/ Articles / Jensen again says new highway department being considered

Jensen again says new highway department being considered

September 03, 2019 by Richard Moore

It’s sometimes been a lonely highway he’s traveling, and he hasn’t yet succeeded, but Oneida County supervisor Robb Jensen has over the years kept on trucking toward his dream of a new highway department facility for the county, which he says is still under consideration.

And on this stretch of the journey, he’s been joined by a newly vocal ally, supervisor Jack Sorensen.

The two raised the issue — with Jensen promising a dialogue and saying he was gathering information for the public works committee to look at — at an Aug. 19 capital improvement program subcommittee meeting, during which supervisors reviewed departmental capital improvement requests for 2020.

A new highway department was not on the agenda. Nonetheless, a discussion came up as the subcommittee reviewed a capital request for $408,000 for a brine building at the current location.  

The purpose of the brine building and storage is to house a high-capacity brine maker with enough room for 80,000 gallons of storage tanks and additional footage for loaders normally stored in the main building. Part of the building would be insulated and part would be cold storage.

However, while the department was seeking $408,000 in 2020, the total project cost was estimated to be $618,000 with 2024 projected as the year the building would be finished to increase brine storage volume.

Near the end of the discussion, supervisor Billy Fried asked why the county shouldn’t just do it all now.

“Why wouldn’t we shoot for insulating and just doing the building right, right away, or even make it bigger if it’s necessary because we’ve talked — going back to the old study, we decided not to build a new (highway) facility,” Fried said. “Why aren’t we protecting the equipment and the investments we’ve made?”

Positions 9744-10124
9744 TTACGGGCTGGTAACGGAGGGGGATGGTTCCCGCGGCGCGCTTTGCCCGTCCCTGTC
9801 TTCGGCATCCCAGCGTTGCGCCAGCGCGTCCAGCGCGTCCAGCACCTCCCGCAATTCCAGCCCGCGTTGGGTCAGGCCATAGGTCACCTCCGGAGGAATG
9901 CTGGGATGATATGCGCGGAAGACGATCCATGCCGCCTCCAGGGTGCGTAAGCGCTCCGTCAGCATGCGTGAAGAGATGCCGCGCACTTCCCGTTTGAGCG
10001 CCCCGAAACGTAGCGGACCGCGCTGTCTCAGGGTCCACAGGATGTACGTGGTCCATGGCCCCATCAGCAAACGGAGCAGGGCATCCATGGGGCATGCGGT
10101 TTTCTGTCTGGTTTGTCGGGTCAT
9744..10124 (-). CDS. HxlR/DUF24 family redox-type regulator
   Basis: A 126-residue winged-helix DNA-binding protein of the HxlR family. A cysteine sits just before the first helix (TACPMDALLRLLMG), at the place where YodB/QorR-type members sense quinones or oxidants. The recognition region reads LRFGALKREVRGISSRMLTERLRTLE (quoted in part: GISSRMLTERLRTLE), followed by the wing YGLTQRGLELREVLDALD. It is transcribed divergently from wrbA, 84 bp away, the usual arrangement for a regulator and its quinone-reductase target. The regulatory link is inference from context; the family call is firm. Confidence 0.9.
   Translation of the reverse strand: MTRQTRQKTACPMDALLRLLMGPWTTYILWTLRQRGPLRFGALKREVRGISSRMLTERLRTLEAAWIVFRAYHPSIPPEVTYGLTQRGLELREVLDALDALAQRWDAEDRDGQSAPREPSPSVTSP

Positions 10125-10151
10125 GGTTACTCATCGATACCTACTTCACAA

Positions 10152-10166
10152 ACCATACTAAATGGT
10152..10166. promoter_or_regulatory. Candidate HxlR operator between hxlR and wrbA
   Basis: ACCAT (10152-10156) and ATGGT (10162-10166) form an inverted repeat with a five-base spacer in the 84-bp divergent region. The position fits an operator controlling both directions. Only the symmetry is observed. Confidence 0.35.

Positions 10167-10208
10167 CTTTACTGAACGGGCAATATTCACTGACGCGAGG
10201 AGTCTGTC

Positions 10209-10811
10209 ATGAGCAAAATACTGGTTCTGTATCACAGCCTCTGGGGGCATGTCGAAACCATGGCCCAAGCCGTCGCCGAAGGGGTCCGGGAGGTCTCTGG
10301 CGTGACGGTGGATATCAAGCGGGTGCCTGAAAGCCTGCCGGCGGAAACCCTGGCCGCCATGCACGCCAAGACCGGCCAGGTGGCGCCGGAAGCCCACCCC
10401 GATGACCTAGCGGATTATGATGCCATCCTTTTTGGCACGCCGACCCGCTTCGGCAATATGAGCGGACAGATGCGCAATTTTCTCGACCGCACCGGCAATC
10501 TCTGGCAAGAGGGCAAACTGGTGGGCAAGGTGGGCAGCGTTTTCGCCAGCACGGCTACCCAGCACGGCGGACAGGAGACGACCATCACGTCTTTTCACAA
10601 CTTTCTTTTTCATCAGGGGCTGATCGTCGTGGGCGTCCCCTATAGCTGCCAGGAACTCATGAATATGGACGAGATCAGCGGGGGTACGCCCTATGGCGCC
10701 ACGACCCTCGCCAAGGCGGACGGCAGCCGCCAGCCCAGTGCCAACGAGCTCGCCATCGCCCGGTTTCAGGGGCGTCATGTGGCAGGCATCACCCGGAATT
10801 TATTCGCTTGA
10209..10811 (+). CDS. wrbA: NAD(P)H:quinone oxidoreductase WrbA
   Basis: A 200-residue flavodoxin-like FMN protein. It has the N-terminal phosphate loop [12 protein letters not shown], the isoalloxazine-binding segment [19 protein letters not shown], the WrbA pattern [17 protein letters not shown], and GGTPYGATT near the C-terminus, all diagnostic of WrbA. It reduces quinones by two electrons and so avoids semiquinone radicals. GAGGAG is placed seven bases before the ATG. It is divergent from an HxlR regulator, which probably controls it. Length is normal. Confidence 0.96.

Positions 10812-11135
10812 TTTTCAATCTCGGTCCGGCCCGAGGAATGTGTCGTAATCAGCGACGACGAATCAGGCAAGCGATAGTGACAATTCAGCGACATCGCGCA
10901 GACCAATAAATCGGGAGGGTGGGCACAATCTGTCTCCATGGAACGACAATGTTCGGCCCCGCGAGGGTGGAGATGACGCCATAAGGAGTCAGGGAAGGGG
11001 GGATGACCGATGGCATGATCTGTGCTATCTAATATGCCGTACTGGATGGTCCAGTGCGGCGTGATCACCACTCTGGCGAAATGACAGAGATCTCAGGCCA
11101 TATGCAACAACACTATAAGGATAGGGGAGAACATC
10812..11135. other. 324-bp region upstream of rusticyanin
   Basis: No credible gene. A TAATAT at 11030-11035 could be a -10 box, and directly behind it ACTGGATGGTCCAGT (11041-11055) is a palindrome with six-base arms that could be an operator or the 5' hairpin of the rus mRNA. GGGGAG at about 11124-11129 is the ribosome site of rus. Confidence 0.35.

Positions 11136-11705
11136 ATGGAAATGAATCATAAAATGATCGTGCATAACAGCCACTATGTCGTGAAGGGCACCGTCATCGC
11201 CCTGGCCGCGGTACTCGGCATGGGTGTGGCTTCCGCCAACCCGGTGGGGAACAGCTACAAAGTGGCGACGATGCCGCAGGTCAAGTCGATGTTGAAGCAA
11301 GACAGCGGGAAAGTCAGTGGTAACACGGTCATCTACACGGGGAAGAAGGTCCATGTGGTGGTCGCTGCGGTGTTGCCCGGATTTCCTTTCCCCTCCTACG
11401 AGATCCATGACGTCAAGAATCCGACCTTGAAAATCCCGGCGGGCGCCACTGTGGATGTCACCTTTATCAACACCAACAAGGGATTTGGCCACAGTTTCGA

At that point, Sorensen shifted the discussion from the brine building to a discussion about a new highway department.

“Or at what point in time do we go back to the reality that everything we throw into that highway building is another band-aid,” Sorensen replied to Fried. “Now we’re talking another $400,000. As hard as that is, why aren’t we reconsidering a new highway building?”

Jensen said, “We are.” At that point, rather than defer a conversation about a new facility to another time, Jensen kept going.

“These issues have been coming up, and the chairperson (county board chairman Dave Hintz) said that the public works committee has to make the first recommendation on that,” he said. “There was an east side expansion, a west side expansion, we had a number for that, and then there was a new facility, as well as status quo.”

Jensen then began doing the math of the cost of the various options and said he and unnamed others were pondering where a new facility might go.

“So trying to save on consultants, …, let’s say east (expansion) was $2.4 million, and over the last three-and-a-half years, can you just multiply a 2% increase to get a rough number?” he asked. “What would be the west (expansion) and then what about revisiting the new facility. And with that, we’ve been trying to identify what might be (possible locations). We’ve looked at the bypass, but are there other some potential closer that have the infrastructure? So it is being looked at. We’re trying to put some things together for the (public works) committee to take a look at.”

Sorensen asked if the public works committee was taking into consideration the money the county was investing in the current facility.

“That’ll be part of it,” Jensen replied. “If we’re going to invest $1.5 million or whatever over the next four years, what does that mean? But as you know, it was an issue three-and-a-half years ago that people have their opinions on.”

Jensen said there was “a lot of pieces” to a new highway facility.

“Is the Kwik Trip offer still there?” he said. “We hear it’s still there and what does that mean, so the committee has to take a look at that. There were some things in that offer that might affect the city. But hopefully we can have the dialogue, come up with some numbers, and evaluate option A, B, C, D, and what makes sense and what doesn’t make sense. But if you’re looking at putting this building up, should you delay this a year?”